Some Biogeographers, Evolutionists and Ecologists:
Chrono-Biographical Sketches

Goldman, Edward Alphonso (United States 1873-1946)
mammalogy, field biology

Photo courtesy Washington Biologists' Field Club

Goldman's work focused on the birds and mammals of North America. One of the turn of the century's great field biologists, he is said to have added over 30,000 specimens of Mexican animals alone to the Biological Survey's collection. In addition, he described more than three hundred new forms of mammals; over fifty species and subspecies are named after him (as is Goldman Peak, in Baja California). He was also both an excellent photographer and an excellent writer, publishing more than two hundred books and papers, in both technical and popular styles. In the 1930s he became involved in the development of protective legislation for Mexican mammals and migrating birds.

Life Chronology

--born in Mount Carmel, Illinois, on 7 July 1873.
--1888: the Goldman family moves to Tulare County, California
--1891: hired as field assistant to Edward William Nelson
--1892: appointed as assistant field agent by the Bureau of Biological Survey (USBS)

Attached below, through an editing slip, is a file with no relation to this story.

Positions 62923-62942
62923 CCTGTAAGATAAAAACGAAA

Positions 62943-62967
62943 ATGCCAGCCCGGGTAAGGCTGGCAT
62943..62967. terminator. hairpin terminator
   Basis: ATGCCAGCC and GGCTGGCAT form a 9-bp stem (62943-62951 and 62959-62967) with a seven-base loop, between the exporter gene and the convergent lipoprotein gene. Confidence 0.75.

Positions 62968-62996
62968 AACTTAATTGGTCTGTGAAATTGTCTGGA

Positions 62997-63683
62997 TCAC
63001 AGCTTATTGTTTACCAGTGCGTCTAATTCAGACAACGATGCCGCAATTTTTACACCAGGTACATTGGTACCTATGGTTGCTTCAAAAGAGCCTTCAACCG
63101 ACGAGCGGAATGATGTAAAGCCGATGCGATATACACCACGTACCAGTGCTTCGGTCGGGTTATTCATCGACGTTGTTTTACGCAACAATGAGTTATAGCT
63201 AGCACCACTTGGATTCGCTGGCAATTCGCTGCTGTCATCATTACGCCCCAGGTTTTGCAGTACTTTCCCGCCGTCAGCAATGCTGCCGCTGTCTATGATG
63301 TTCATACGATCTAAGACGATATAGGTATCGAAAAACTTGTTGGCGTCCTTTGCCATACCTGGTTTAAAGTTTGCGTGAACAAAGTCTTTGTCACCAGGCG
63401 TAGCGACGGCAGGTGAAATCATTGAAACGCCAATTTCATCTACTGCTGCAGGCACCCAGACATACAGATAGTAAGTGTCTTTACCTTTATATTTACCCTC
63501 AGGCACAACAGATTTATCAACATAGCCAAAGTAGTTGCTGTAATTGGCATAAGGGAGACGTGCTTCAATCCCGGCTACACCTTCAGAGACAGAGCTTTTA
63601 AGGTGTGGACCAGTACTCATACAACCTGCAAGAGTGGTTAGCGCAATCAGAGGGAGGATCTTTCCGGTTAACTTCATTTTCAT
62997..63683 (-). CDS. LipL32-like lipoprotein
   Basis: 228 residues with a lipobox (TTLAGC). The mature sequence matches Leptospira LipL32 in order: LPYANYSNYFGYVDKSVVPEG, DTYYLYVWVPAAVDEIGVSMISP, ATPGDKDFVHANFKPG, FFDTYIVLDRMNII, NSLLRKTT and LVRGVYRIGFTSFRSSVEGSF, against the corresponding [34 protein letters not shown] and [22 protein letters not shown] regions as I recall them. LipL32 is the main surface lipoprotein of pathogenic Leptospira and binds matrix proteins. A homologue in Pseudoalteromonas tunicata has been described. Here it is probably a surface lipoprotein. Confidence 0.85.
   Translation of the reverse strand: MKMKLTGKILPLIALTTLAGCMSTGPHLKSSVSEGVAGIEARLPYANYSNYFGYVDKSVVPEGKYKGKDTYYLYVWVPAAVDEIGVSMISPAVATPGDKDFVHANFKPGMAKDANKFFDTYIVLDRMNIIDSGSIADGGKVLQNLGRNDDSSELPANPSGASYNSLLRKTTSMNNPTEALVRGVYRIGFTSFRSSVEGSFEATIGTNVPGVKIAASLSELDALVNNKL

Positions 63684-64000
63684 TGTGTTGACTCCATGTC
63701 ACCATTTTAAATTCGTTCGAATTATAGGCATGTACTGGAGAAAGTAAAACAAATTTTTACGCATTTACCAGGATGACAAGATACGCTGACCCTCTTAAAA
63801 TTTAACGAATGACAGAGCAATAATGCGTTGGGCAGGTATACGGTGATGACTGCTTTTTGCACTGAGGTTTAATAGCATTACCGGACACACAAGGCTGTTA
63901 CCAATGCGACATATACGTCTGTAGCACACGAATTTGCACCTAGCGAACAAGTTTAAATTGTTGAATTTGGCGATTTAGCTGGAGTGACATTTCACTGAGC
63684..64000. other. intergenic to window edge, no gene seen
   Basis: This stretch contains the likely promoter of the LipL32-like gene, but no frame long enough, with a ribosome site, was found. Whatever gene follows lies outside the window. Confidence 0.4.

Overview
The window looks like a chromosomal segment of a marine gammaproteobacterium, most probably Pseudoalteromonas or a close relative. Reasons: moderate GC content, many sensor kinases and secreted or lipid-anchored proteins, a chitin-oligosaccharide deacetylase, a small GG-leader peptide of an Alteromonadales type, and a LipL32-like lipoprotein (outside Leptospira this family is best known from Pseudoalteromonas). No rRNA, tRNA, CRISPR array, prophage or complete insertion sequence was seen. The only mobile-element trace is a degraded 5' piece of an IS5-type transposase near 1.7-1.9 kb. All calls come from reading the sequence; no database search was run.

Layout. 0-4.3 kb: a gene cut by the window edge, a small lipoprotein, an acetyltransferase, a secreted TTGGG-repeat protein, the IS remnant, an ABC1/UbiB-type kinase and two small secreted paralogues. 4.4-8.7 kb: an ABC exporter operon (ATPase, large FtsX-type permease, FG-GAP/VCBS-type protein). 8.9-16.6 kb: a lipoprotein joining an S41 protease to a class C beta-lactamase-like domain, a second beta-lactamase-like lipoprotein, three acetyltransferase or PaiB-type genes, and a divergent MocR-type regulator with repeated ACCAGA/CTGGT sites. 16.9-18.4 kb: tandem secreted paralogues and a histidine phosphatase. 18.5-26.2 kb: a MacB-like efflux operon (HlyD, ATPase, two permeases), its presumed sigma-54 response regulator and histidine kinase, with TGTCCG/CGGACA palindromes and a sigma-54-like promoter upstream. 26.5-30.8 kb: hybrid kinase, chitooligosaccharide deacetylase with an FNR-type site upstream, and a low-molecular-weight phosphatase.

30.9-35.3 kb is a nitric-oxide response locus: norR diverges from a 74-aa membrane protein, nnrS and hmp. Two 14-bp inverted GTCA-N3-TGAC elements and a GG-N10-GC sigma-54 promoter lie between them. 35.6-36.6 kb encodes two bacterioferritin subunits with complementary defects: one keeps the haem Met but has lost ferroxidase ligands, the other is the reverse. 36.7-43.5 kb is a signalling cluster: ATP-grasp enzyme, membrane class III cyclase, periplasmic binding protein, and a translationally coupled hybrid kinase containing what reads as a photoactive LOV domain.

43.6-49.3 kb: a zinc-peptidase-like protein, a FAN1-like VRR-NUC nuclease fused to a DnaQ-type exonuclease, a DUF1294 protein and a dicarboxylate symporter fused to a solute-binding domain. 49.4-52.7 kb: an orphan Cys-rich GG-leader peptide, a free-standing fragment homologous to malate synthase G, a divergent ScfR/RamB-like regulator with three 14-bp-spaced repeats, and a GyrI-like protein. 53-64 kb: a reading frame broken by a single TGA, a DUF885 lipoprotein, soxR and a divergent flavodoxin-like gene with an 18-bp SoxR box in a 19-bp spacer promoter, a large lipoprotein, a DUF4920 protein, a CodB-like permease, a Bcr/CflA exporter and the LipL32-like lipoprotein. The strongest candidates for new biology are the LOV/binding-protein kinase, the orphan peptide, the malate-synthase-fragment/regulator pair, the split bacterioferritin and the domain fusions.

--1892-1906: participates in biological survey investigations in Mexico for the USBS
--1910: publishes his Revision of the Wood Rats of the Genus Neotoma
--1911-1912: participates in biological survey of Panama
--1913-1917: participates in biological survey of Arizona for the USBS
--1918: appointed a major in the Sanitary Corps, U.S. Army; serves in France
--1919-1925: chief, Division of Biological Investigations, USBS
--1920: publishes his Mammals of Panama
--1922-1937: major, Sanitary Reserve Corps, U.S. Army
--1925-1928: chief, Division of Game and Bird Reservations, USBS
--1927-1929: president, Biological Society of Washington
--1928-1943: senior biologist, U.S. Fish and Wildlife Service
--1936: assists in diplomacy efforts between U.S. and Mexico over bird protection
--1943-1946: associate in zoology, Smithsonian Institution
--1944: publishes his The Wolves of North America, with Stanley P. Young
--1946: president, American Society of Mammalogists
--dies at Washington, D.C., on 2 September 1946.
--1946: posthumously publishes The Puma, Mysterious American Cat, with Stanley P. Young

For Additional Information, See:

--Journal of Mammalogy, Vol. 28(2) (1947): 91-114.
--The Auk, Vol. 64(3) (1947): 503.
--Biographical Dictionary of American and Canadian Naturalists and Environmentalists (1997).

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Copyright 2005 by Charles H. Smith. All rights reserved.

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